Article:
That's a pretty egregious error.

And excluding the electric range from the chart altogether? What??? :confused:
It was a pretty pathetic call. While the head room in the rear of the Volt is certainly not great, by their own numbers there is only a little over an inch of difference between it and the PP. (If you are going to regularly carry 6+-footers in the rear, neither car is probably what you need...) Volt blows the PP out of the water in roadability. A 0-60 in the 10 and 11 second range, and 18 sec 1/4 mile? What a slug. And with the extra electric range in the Volt, the small difference in gas MPG is almost meaningless.
 

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MT used this article to set up the next comparison as at the end the MT reviewer chooses the key fob to the Bolt over the other contenders as they head out the door. In the next issue of MT, or the one after that, MT will compare the Bolt to the Model 3. The playing field will be small as it will be limited to EV passenger cars costing under $35k with an advertised range of 200+ miles. That article has probably already been written, with MT only waiting for their chance to test drive a production Model 3 and add actual Model 3 photos and specifications.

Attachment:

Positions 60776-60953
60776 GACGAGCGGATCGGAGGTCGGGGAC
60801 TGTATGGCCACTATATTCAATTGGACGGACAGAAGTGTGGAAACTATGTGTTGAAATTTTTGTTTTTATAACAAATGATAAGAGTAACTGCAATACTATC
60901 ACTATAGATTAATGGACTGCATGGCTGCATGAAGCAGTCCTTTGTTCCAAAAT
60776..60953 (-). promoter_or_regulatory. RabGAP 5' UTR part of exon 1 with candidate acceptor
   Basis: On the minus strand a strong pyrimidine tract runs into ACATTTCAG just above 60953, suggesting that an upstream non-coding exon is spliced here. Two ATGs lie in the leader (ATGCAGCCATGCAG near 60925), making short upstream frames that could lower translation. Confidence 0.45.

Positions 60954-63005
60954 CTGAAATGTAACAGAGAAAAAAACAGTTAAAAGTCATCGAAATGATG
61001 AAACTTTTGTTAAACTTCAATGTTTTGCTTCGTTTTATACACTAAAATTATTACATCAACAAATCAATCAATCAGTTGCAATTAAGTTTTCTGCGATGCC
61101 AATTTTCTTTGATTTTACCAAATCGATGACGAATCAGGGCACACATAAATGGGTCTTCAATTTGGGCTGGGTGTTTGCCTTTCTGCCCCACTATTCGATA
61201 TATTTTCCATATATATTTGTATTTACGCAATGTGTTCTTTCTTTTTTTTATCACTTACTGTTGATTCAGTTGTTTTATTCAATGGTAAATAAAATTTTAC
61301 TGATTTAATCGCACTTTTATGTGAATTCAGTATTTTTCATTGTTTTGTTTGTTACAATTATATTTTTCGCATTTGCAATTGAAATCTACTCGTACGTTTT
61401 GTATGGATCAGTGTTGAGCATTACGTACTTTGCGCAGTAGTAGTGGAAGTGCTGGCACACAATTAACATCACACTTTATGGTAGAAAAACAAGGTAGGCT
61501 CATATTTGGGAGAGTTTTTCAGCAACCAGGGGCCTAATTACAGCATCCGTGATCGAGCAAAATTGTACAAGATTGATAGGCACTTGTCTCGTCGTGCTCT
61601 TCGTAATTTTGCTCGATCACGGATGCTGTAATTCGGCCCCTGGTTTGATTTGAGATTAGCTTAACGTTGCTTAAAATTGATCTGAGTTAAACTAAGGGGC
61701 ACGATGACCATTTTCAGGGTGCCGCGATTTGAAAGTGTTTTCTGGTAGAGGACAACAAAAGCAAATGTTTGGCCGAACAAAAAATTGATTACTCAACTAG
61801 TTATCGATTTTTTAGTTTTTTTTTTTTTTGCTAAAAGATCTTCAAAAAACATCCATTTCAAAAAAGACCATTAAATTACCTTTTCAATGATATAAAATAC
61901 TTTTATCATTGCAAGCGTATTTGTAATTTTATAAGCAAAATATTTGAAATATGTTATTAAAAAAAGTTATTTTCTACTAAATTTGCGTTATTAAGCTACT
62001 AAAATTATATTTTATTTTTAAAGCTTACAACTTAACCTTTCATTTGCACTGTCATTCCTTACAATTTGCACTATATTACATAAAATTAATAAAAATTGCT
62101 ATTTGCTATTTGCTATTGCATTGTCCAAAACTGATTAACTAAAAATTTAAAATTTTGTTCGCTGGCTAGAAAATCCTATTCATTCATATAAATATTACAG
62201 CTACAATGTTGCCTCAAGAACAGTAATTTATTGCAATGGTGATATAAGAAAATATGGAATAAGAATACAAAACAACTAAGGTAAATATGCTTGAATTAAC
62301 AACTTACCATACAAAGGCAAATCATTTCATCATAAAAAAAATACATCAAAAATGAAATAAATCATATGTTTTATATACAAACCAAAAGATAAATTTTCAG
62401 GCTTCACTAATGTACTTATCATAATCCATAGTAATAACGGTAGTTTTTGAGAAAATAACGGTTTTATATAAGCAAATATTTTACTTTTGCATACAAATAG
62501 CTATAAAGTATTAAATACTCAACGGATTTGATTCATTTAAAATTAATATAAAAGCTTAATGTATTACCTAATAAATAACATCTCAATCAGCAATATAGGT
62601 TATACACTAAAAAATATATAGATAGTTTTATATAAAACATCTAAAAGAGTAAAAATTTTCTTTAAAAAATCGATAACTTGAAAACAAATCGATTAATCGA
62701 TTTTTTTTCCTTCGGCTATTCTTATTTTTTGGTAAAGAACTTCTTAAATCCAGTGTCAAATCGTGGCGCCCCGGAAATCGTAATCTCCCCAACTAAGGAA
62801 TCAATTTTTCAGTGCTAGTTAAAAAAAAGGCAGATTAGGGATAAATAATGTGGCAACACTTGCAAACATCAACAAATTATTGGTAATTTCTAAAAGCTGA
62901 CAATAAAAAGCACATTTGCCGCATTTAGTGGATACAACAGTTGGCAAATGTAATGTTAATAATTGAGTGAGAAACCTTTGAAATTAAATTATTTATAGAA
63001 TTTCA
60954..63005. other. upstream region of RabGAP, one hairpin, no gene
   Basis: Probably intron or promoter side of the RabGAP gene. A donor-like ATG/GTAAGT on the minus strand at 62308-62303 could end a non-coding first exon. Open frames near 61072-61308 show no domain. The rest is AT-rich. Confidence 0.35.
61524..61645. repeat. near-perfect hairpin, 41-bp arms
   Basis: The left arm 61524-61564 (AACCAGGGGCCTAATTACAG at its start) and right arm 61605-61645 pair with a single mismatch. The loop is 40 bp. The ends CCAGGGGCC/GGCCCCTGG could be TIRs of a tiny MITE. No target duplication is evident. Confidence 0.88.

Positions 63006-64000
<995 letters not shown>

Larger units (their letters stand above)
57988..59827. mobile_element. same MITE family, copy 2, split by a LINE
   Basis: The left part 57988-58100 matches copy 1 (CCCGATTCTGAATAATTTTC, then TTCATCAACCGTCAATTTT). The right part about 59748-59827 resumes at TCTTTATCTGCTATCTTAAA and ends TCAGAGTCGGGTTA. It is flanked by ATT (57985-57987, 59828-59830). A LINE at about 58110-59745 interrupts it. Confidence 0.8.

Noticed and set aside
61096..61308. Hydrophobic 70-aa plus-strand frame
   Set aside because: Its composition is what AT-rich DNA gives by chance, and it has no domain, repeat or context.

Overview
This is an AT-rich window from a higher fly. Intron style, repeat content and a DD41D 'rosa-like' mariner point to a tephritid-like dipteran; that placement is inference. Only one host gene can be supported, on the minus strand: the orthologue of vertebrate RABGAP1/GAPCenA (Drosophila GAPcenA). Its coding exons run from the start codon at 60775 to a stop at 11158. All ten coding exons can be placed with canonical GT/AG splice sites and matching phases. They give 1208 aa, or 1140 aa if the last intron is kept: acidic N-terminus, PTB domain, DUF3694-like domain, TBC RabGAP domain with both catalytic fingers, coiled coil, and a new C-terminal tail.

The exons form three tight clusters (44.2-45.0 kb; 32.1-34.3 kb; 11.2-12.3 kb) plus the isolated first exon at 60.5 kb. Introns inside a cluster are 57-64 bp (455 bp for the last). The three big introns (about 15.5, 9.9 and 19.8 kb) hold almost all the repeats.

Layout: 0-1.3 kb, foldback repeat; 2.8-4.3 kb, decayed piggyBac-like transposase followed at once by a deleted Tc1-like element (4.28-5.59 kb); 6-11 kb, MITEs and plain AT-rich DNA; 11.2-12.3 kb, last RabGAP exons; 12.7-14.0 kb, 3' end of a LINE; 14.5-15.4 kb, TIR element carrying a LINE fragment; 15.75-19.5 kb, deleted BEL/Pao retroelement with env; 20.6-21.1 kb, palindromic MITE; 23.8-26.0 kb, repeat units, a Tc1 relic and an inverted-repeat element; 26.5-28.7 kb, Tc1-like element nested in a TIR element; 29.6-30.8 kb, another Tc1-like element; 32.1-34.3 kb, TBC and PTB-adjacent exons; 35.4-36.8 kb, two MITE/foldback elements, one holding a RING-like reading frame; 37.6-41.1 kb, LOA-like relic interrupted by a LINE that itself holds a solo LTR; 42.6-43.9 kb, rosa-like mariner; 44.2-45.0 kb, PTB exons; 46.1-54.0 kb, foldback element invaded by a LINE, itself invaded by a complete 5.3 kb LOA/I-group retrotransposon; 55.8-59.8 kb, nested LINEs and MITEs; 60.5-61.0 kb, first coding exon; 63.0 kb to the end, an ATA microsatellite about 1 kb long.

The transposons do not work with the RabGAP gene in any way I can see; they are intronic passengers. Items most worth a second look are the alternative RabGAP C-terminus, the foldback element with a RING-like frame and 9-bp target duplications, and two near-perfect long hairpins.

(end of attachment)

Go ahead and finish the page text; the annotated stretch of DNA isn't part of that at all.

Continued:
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With our 2016 Volt our lifetime gas mpg's per Voltstats.net is over 45 mpg with over 16,000 miles total. We use the gas engine quite often to make extended trips to the Portland Oregon area and still have an overall mpg of 153+ mpg. Its pretty easy to achieve 50 mpg on the gas engine when you keep speed below 60 mph or so during warmer weather conditions and 60+ miles in summer on pure electric is the norm. Currently our electric range is 63 miles. Last trip with dry roads and temps in the 60's computed to 52.5 mpg on gas and nearly 70 miles on electric for nearly a 140 mile round trip.
 

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Actually, now that I look at their number again, 37.5/42.4/39.6 mpg, they're not all that unreasonable.
They just did more city driving than I do.
curious as I have not used the REX of the Volt yet, does the Volt gasoline engine shut off when the car is stopped. I know it should only run when the main battery is low but am curious how it does run, start/stop is pretty common.


Looking at the volt vs prime, 50/40 average vs 25/55 means you need a trip of 130 miles or so before the Prime starts to be the better option if your looking at mileage per gallon. I do think that if the Hyundai numbers hold up it might be the better challenger once its PHEV version arrives

As for pricing, it seems Motor Trend always took higher priced GM option when comparing to any other brand
 

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Our 2016 Volt the engine stops 99% of the time when coming to a stop even with a depleted battery. Only a few times do I recall the engine running at a full stop. The Volt seems to know when you are anticipating a stop and the engine shuts down.